The second stage of KM, described simply, added recognition of the human and cultural dimensions. It might be described as the if-you- build-it-they-will-come-is-a-fallacy stage . . . the recognition that "if you build it, they will come." is a recipe that can easily lead to quick and embarrassing failure if human factors are not sufficiently taken into account. As that recognition unfolded, two major themes from business literature were brought into the KM fold. The first was Senge’s work on the learning organization (Peter M. Senge, “The Fifth Discipline: The Art and Practice of the Learning Organization,” New York, Doubleday/Currency, 1990). The second was Nonaka’s work on tacit knowledge and how to discover and cultivate it (Ikujiro Nonaka and Hirotaka Takeuchi, “The Knowledge-Creating Company: How Japanese Companies Create the Dynamics of Innovation,” New York, Oxford University Press, 1995). Both were not only about the human factors of KM implementation and use, they were also about knowledge creation as well as knowledge sharing and communication. The hallmark phrase of Stage 2 was communities of practice.

The Conference Board (conference-board.org) has been organizing meetings on the subject of KM since 1995. The early meetings were populated overwhelmingly by IT people. A good marker of the shift from the first to the second stage of KM is that for the 1998 Conference Board on KM, there was for the first time a noticeable contingent of attendees from human resources departments, and by 1999 HR was the largest single group.

Stage 3

The third stage is the awareness of the importance of content—and, in particular, an awareness of the importance of the retrievability and therefore of the arrangement, description and structure of that content. Since a good alternate description for the second stage of KM is "it’s no good if they don’t use it," then in that vein, perhaps the best description for the new third stage is "it’s no good if they can’t find it,” or perhaps “it’s no good if they try to use it but can’t find it.” Another bellwether is the TFPL’s (tfpl.com) report of its October 2001 Chief Knowledge Officer (CKO) Summit in which for the first time taxonomies emerged as a major topic (TFPL, “ Knowledge Strategies--Corporate Strategies,” 4th International CKO Summit, London, TFPL, 2001). In the graph TFPL summarizes the results of that summit. Note that the largest, boldest word is taxonomy. The hallmark phrases emerging for the third stage are content management (or enterprise content management) and taxonomies.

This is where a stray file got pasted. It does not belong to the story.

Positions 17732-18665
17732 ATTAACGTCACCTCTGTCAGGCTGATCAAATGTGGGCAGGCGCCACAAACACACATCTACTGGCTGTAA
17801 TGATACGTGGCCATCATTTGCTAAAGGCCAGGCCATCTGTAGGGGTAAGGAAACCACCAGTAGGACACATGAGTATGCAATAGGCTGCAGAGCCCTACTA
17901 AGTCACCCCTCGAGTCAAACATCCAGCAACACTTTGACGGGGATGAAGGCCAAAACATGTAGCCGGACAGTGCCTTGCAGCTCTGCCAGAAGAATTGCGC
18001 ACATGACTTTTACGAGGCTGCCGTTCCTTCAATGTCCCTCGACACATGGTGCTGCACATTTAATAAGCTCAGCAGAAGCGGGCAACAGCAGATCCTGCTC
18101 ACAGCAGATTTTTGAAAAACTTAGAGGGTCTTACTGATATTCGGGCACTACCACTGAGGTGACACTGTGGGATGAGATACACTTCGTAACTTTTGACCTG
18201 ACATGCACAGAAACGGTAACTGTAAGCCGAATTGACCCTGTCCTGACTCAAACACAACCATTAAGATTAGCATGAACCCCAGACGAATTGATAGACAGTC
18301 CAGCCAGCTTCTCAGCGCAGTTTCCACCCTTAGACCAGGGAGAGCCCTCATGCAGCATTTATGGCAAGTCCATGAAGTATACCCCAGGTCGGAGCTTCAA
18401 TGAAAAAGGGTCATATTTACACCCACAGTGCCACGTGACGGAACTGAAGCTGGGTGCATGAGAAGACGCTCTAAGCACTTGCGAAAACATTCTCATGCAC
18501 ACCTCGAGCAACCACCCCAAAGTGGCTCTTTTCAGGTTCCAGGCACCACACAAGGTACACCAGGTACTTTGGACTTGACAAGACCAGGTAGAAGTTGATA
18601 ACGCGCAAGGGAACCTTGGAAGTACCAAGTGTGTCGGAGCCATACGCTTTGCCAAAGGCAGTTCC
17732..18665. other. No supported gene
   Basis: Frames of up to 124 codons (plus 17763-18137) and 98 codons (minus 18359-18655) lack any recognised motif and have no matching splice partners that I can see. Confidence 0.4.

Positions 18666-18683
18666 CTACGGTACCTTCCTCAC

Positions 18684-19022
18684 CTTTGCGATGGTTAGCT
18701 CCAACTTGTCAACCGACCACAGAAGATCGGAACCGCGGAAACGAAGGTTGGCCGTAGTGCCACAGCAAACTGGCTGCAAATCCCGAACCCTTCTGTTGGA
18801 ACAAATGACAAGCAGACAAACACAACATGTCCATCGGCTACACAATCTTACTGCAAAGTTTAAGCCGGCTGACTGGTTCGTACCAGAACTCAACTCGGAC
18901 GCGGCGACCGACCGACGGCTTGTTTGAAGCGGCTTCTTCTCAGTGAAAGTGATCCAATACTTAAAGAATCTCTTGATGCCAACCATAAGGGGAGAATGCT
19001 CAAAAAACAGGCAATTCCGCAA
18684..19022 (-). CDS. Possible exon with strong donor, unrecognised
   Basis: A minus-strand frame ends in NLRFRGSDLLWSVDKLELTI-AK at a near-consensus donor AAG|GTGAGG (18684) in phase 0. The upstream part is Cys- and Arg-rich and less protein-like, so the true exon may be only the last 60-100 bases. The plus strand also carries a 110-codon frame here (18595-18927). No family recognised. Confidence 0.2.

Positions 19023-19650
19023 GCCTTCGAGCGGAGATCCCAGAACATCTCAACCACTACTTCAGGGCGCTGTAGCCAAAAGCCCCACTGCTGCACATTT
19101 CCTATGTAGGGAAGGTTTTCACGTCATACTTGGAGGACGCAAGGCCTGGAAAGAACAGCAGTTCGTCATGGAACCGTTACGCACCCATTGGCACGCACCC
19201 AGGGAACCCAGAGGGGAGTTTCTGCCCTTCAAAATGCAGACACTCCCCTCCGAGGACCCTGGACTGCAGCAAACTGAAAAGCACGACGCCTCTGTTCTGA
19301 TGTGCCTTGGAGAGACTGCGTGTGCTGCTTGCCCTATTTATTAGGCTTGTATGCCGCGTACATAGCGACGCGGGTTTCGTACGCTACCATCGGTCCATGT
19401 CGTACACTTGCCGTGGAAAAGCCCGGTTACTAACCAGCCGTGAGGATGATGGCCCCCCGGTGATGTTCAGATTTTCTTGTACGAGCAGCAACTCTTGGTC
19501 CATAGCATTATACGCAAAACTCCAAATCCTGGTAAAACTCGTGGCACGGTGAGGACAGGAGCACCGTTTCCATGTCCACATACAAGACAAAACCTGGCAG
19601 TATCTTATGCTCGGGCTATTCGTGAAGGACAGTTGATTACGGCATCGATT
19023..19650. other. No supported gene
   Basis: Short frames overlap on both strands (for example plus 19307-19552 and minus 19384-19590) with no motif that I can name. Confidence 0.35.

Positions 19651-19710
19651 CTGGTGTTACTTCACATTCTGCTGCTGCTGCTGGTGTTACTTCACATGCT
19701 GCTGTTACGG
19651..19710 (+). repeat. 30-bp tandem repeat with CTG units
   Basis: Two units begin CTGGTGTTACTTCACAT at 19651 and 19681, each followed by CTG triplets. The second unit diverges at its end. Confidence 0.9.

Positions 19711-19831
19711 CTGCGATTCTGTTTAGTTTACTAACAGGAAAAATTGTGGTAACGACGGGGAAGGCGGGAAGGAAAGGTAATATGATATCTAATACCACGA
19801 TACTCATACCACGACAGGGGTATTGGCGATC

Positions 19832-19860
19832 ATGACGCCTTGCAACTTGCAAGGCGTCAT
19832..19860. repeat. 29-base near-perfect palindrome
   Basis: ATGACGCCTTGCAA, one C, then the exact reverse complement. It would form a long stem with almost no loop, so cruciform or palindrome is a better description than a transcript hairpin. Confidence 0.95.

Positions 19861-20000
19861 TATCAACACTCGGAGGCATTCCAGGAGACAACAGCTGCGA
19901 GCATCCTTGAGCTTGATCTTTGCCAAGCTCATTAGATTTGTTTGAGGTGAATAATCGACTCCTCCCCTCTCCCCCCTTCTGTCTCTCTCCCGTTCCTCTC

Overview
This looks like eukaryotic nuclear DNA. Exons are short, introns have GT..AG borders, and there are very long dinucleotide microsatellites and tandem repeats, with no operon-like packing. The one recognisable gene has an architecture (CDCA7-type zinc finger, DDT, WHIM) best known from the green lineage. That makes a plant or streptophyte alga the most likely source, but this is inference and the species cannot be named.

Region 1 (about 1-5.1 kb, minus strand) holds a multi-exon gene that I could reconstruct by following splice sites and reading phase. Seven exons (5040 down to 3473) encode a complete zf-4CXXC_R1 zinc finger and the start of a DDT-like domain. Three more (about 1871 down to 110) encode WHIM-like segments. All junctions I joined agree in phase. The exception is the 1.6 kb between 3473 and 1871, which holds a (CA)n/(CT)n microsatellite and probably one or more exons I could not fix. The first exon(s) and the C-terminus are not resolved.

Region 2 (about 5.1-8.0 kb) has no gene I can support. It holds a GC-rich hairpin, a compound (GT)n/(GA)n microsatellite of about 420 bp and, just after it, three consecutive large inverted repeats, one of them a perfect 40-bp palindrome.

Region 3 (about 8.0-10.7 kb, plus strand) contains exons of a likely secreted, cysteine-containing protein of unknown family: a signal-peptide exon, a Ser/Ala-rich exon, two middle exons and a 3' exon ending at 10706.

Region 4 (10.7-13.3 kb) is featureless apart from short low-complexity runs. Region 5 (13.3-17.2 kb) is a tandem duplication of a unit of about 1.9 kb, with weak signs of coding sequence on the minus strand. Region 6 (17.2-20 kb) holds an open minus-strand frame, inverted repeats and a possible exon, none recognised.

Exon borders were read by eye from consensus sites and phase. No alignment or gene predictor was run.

What does that tell us?

Recognizing the stages of the development of a concept is a good way to recognize where one is, where the field is, and, of course, to ask the question: Am I up on things and have I missed anything?

Another advantage is the recognition that a new stage is a change of direction, and when changing direction we should ask: What are the rocks and shoals out ahead and what are the new opportunities?

Various ramifications of that change of direction will undoubtedly unfold, but one important corollary already stands out. There seems to be a clear missed opportunity, at least so far. The KM community seems to be trying to reinvent the domain of taxonomy, while there are plenty taxonomic specialists out there. The KM community seems to be almost entirely unaware of their existence and is looking in the wrong direction. Taxonomies are perceived by the KM community as emanating from natural scientists, not from librarians and information scientists.